A similar time-related solution can be used for the pre-menstrual “craving” situation. That is, if she can expect those days by marking the calendar, she can make an extra effort to provide other non-food pleasures for herself. Pre-menstrual tension can also be relieved by planning some relaxing and pleasurable events or physical activities for those days.
To boost your metabolism to get rid of your stored fat, you need an extra “kick” from physical activity. You can get that “kick” by increasing the client’s normal activity and also by incorporating an exercise program into their weekly routine. What the QWL Program recommends is a brisk walk 3 times a week for 20 – 30 minutes. What follows is a description of different types of aerobic exercises and their benefits.
Choose one type of exercise or you may use them in combination throughout the week.
We always suggest that you talk to your doctor before starting any new exercise program.
20 30 minutes 3 times per week, burns approximately 200 calories.
20-30 minutes 3 times per week, burns off 200 calories.
20-30 minutes 3 times per week. (recommended for people less than 25 lbs. overweight). It burns approximately 300 calories per half hour.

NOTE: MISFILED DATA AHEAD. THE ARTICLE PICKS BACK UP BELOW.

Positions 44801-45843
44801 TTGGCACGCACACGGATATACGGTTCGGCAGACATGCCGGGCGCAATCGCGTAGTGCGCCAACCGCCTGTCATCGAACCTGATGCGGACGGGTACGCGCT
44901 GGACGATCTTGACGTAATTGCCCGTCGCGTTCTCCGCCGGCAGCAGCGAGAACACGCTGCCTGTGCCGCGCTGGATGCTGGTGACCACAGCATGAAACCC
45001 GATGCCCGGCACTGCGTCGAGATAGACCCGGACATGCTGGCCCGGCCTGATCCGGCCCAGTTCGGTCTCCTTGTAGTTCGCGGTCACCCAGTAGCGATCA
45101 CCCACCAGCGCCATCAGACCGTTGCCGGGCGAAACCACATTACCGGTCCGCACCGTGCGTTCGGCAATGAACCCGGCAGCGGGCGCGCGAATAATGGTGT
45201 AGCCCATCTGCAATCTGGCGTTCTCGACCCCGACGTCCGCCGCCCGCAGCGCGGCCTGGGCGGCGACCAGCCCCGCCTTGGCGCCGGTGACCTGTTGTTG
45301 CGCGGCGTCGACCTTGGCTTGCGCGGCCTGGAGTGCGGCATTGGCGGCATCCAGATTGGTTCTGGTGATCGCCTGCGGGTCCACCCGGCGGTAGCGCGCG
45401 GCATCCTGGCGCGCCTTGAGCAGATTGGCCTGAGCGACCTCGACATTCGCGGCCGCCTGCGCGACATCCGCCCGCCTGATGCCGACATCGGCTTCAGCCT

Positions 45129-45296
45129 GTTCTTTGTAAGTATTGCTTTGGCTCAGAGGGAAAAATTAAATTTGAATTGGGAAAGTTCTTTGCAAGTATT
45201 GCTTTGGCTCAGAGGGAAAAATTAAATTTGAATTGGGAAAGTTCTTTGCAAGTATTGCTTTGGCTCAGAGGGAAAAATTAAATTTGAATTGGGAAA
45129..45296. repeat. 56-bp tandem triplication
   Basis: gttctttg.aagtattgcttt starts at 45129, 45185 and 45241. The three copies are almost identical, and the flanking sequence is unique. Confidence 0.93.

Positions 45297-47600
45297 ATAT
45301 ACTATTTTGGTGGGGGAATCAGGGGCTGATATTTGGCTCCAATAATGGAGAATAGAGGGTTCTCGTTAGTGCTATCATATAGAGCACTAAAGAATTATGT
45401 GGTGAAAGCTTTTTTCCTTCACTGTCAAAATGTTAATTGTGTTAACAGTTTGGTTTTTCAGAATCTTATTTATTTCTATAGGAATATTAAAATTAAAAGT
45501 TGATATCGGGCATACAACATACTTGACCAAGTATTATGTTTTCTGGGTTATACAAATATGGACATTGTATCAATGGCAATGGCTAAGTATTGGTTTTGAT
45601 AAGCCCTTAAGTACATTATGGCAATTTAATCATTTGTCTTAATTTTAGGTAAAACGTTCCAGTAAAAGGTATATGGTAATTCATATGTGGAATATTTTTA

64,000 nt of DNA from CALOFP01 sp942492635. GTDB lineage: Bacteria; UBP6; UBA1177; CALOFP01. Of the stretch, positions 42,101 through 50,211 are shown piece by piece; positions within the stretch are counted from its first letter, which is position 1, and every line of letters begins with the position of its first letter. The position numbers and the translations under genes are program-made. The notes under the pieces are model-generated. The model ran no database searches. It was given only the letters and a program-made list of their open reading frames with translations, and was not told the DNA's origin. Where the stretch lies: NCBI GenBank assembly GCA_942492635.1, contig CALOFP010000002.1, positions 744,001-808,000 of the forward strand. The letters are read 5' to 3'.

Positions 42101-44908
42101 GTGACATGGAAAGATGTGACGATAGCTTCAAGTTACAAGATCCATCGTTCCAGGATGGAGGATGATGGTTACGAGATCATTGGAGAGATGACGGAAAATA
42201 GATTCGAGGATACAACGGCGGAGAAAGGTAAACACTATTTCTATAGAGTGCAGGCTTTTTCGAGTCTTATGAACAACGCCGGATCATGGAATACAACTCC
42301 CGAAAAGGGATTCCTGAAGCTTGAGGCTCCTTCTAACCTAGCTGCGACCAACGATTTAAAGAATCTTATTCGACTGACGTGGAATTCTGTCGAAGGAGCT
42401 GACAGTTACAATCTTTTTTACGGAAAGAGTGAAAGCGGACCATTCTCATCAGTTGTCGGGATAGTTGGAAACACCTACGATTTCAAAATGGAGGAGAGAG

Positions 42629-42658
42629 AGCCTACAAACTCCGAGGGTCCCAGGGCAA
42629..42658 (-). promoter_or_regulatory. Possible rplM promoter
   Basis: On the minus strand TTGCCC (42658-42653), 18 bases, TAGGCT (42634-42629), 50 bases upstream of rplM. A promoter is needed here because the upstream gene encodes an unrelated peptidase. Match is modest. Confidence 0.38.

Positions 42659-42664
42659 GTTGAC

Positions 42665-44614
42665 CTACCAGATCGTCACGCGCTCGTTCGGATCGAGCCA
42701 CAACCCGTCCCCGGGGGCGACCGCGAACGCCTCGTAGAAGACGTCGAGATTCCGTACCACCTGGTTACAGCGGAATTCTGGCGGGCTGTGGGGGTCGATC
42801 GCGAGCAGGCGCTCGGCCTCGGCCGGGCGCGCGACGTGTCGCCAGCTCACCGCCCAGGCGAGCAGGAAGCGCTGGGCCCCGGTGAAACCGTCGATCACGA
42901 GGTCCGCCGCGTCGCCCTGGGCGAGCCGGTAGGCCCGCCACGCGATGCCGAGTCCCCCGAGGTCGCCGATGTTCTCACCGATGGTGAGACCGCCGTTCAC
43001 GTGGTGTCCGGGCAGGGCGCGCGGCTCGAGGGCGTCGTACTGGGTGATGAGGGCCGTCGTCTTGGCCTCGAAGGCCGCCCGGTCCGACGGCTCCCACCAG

20-30 minutes 3 times per week, burns 250 calories per half hour.
Low to high level of difficulty
Simulated cross-country skiing. 20-30 minutes 3 times per week, burns 300 calories per half hour.
Again, incorporate an exercise program into your weekly routine, but also utilize calories by increasing your normal activity.
Here are a few suggestions:
Reasons for leg cramps:
Reasons for diarrhea:
Reasons for fluid retention:
Few clients experience true constipation in our program. This is because the fiber (found in fruits, vegetables, and whole grains) and required fluid intake are considerably higher than what is consumed in a typical American diet. Increased fiber and fluid normally result in a softer, more regular stool.
Many clients, however, will mistakenly decide they must be constipated as the frequency of stools decreases. Throughout the program, less waste is generated as food is used more efficiently and lower quantities of food are consumed. This is the “less in, less out” rule. If you were having daily bowel movements prior to starting your program, every 2 – 3 days would be a normal bowel movement frequency while on the program.
If you are physically uncomfortable and have not had a bowel movement for 2 – 3 days, treat for constipation.
Reasons for constipation:
Once constipation is relieved: